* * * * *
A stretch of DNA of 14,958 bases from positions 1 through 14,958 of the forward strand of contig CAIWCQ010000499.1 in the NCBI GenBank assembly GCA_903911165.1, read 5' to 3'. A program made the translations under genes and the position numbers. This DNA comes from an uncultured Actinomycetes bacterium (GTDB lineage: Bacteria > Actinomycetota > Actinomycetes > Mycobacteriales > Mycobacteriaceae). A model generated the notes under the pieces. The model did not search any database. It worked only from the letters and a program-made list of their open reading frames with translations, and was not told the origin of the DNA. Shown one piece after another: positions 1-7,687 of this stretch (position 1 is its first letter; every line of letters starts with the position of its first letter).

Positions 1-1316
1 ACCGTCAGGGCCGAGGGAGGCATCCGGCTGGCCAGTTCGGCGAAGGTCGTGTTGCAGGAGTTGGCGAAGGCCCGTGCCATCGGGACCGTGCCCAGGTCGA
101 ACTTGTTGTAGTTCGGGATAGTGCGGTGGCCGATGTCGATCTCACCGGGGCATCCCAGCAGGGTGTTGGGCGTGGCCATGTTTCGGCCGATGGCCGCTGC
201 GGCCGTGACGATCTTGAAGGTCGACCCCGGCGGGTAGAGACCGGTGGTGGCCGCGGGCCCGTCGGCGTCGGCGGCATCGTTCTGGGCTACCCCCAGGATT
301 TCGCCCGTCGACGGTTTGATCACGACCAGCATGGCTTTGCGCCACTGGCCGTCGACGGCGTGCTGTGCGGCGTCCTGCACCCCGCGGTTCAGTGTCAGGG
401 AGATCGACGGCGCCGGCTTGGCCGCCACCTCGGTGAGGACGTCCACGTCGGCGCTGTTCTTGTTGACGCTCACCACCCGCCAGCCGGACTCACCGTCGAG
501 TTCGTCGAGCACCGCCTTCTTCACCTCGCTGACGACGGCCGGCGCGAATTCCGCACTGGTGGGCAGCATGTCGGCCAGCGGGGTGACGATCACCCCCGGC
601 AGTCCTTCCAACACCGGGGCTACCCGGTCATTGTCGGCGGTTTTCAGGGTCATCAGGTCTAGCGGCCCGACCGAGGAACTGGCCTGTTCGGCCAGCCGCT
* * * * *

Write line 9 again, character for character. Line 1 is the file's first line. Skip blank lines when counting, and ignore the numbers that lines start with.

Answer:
601 AGTCCTTCCAACACCGGGGCTACCCGGTCATTGTCGGCGGTTTTCAGGGTCATCAGGTCTAGCGGCCCGACCGAGGAACTGGCCTGTTCGGCCAGCCGCT